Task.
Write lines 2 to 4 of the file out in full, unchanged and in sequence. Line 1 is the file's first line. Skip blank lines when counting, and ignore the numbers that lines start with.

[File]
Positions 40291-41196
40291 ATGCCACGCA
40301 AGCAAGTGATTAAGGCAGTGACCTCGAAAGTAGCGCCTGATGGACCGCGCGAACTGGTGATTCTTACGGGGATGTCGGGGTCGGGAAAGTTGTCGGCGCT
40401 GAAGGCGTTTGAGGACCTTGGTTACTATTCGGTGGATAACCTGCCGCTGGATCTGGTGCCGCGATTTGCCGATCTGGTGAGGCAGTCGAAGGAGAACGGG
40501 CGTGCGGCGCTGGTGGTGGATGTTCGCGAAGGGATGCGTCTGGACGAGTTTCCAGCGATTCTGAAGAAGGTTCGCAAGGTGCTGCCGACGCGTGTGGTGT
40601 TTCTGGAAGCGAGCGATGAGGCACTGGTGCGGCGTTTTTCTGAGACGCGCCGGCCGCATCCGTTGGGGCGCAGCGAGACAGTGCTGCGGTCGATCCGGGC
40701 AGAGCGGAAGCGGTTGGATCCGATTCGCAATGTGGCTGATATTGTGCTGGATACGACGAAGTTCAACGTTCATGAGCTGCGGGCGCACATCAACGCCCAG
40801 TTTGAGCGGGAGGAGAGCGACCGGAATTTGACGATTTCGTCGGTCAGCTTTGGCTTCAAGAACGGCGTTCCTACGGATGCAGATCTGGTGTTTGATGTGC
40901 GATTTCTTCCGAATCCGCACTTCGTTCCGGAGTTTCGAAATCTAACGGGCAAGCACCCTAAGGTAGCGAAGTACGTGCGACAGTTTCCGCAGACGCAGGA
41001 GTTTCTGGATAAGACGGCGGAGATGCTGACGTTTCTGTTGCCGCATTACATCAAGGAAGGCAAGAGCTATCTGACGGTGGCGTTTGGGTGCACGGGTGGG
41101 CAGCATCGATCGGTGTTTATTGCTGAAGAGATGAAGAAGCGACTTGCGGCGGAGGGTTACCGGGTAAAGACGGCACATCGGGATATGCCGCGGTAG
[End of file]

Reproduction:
40291 ATGCCACGCA
40301 AGCAAGTGATTAAGGCAGTGACCTCGAAAGTAGCGCCTGATGGACCGCGCGAACTGGTGATTCTTACGGGGATGTCGGGGTCGGGAAAGTTGTCGGCGCT
40401 GAAGGCGTTTGAGGACCTTGGTTACTATTCGGTGGATAACCTGCCGCTGGATCTGGTGCCGCGATTTGCCGATCTGGTGAGGCAGTCGAAGGAGAACGGG